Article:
In the north ISIL (Islamic State in Iraq and the Levant) have driven the security forces out of most of Mosul, the third largest city in Iraq. This is going to get interesting because the Kurds believe Mosul is theirs and have the military force capable of taking and holding it. What has stopped them thus far has been the Iraqi attitude that such a move would be an act of war. Mosul and Kirkuk have oil and until the 1980s were mainly Kurdish. Then Saddam began forcing Kurds further north and giving their homes, land and jobs to poor Sunni Arab families from the south. After 2003 the Kurds came back to reclaim the property Saddam had taken from them. The Sunni Arabs resisted, and continue to resist. The claims of all the Kurdish refugees have never been completely settled and the Kurdish government of the autonomous (since the 1990s when British and American warplanes and commandos aided Kurdish rebels in expelling Saddam’s troops and keeping them out) north threaten to take back Mosul and Kirkuk (and the surrounding oil fields) by force. This would trigger a civil war with the Arabs which would probably end in a bloody stalemate. The Kurds support the Kurdish militias in Mosul who keep Sunni Arab terrorist groups like ISIL at bay and since the Americans left in 2011 the two cities remained the scene of constant ethnic (the Kurds are not Arabs) warfare.
Through all this the well-armed and organized Kurdish army in the north stayed on their side of the provincial border while the Sunni Arab Islamic terrorists fought the Shia dominated army and police force. In the last year Shia soldiers and police were joined by Shia terrorists and vigilantes carrying out “payback” attacks on Sunni mosques and civilians. This motivated the ISIL to put more armed men into the city and strive for a takeover. The radicals in the Sunni Arab community welcome more violence because they believed that if enough Sunni Arabs were killed by the Shia the Sunni governments in neighboring countries (especially Saudi Arabia and, once the Sunni rebels win, Syria) would intervene and restore the Iraqi Sunni Arabs to power. Most Iraqi Sunni Arabs understand that this would never work, but speaking up against the radicals (including ISIL, which has always been a Sunni supremacist outfit) can get you killed. Despite that threat many Iraqi Sunni Arabs do fight the radicals, but that’s a war they seem to be losing as the Shia are coming to believe that all Sunni Arabs are their enemy and all should be treated roughly. One thing most Sunni Arabs can agree on is the need to be united in dealing with the Shia dominated government. The growing violence led to calls for an autonomous Sunni Arab government in Anbar (the province that comprises most of western Iraq) and that is what ISIL is fighting for now. Mosul is the capital of Nineveh province which is adjacent and to the north of Anbar and has a 500 kilometer border with Syria. Taking control of Mosul gives ISIL another victory and even if it does not last it helps with recruiting and fund raising. ISIL is competing with al Qaeda for recognition as the most effective Islamic terrorist group in the world. Whoever holds that position gets most of the cash donations from the many wealthy Gulf Arabs who support Islamic terrorism and that means ISIL would also get most of the young Sunni men from the Gulf States looking to jihad a bit. ISIL has also made Iraq and Syria the main battleground for the continuation of the ancient battle between Shia and Sunni militants. Saudi Arabia leads the Sunni bloc and Iran the Shia. Overall, the Shia are winning in Syria and that is partly because ISIL has concentrated most of its manpower in eastern Syria and western Iraq in an effort to establish a Sunni Islamic State.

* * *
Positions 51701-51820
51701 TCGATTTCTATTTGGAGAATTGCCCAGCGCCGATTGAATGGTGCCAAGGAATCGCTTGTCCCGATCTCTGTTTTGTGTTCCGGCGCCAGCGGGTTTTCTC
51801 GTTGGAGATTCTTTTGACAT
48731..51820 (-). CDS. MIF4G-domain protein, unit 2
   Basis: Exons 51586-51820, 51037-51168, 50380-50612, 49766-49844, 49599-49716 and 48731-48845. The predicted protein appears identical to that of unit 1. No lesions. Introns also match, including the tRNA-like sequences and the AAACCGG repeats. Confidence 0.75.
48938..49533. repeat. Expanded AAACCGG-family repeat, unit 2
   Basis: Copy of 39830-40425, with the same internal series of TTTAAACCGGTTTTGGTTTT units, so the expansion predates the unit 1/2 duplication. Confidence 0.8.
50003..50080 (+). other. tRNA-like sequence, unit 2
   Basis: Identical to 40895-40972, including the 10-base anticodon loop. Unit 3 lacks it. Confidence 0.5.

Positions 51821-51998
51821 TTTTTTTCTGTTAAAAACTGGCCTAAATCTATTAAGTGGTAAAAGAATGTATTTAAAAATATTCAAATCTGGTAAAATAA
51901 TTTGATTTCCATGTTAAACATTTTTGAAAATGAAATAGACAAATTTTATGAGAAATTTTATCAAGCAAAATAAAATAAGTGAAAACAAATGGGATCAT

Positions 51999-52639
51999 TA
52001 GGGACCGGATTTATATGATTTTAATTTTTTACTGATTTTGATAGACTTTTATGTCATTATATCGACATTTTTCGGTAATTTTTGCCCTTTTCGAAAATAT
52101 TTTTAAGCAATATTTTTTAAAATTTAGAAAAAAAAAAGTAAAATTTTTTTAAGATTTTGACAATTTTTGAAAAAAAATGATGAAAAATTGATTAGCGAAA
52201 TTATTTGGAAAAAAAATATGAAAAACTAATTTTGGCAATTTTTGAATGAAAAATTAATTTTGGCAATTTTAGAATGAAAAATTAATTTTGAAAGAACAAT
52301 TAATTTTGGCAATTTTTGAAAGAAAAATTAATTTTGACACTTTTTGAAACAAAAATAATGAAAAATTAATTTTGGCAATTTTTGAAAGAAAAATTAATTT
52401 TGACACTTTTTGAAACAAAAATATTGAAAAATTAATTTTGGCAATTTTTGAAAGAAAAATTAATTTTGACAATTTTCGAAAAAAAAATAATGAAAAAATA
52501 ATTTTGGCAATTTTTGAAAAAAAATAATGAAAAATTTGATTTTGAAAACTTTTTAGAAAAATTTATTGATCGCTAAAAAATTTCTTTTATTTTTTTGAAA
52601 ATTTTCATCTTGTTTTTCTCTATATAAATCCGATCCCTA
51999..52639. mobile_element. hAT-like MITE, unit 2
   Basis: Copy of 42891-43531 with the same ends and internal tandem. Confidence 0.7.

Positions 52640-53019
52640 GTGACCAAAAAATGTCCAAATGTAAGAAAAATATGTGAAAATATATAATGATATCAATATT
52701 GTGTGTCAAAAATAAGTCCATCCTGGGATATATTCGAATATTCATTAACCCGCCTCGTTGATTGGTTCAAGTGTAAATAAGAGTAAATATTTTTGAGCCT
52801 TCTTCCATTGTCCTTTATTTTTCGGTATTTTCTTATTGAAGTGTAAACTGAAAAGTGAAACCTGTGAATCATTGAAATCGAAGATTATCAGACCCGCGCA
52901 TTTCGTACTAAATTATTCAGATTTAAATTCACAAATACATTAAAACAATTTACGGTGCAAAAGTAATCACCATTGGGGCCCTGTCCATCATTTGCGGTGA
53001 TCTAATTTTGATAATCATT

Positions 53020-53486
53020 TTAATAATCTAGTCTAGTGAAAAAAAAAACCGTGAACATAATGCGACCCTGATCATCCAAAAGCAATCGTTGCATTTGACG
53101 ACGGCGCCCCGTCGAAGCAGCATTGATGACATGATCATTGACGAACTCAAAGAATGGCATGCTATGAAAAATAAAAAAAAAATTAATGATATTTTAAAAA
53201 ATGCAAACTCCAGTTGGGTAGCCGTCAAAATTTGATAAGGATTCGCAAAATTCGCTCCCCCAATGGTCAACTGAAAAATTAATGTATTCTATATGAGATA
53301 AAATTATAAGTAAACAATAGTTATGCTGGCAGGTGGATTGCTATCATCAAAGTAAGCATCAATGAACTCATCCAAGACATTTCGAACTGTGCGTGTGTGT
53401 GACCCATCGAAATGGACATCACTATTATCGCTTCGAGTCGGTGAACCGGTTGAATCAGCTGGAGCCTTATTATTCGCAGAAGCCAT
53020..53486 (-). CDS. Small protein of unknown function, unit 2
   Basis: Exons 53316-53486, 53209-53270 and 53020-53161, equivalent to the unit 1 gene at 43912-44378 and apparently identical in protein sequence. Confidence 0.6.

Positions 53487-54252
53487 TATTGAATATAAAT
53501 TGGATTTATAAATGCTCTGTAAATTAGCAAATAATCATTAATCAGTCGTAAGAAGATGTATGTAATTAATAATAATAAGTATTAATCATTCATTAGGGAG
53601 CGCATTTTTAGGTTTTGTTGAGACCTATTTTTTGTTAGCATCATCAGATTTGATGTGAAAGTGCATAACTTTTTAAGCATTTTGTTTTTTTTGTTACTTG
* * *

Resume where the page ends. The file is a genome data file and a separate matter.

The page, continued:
The Iraqi government cannot allow Mosul to remain under ISIL control but may lack enough effective troops to take it back. Right now many of the more reliable army units are in Anbar and helping guard Shia shrines in the south during a period of heavy pilgrim activity. The longer the Iraqi government fails to regain control of Mosul the more tempted the Kurds are to move south and settle the Mosul dispute once and for all by driving all the Sunnis out. This would give the Kurds control of more oil. Apparently the Kurds are quietly negotiating with the Iraqi government over what will happen if Kurdish forces move south. Many Kurds don’t want to get involved in a war with the Sunni Arabs, but given the aggressiveness of ISIL there may not be a choice.
As far as the Shia are concerned they have been very generous with the Sunni Arabs, with the understanding that the Sunni Arab community would respond and help in suppressing Sunni Arab terror groups. The Shia consider the Sunni Arab community to have failed in this regard and must either make a better effort to calm down their own radicals or face the consequences. Some Shia politicians are openly accusing Turkey of backing Sunni protestors and terrorists as part of a conspiracy to regain their lost (because of the British after World War I) Mosul province (the northern third of Iraq). The Turks deny this and there’s no “regain Mosul” movement in Turkey. What the Turks have done is negotiated a peace deal involving the Kurdish government of northern Iraq and Kurdish separatists in Turkey (the PKK). This was all done with little consultation from the Iraqi government. This annoys the Iraqis a great deal because the arrangement allows the PKK gunmen to leave Turkey unmolested and move to Kurdish Iraq. One of the few things Iraqi Arabs agree on is the need to keep the Kurds weak and obedient. Since 1991 Iraqi Kurds have become autonomous and militarily powerful. The movement of thousands of armed PKK men from Turkey to northern Iraq makes it even more impossible to get the Iraqi Kurds back into line.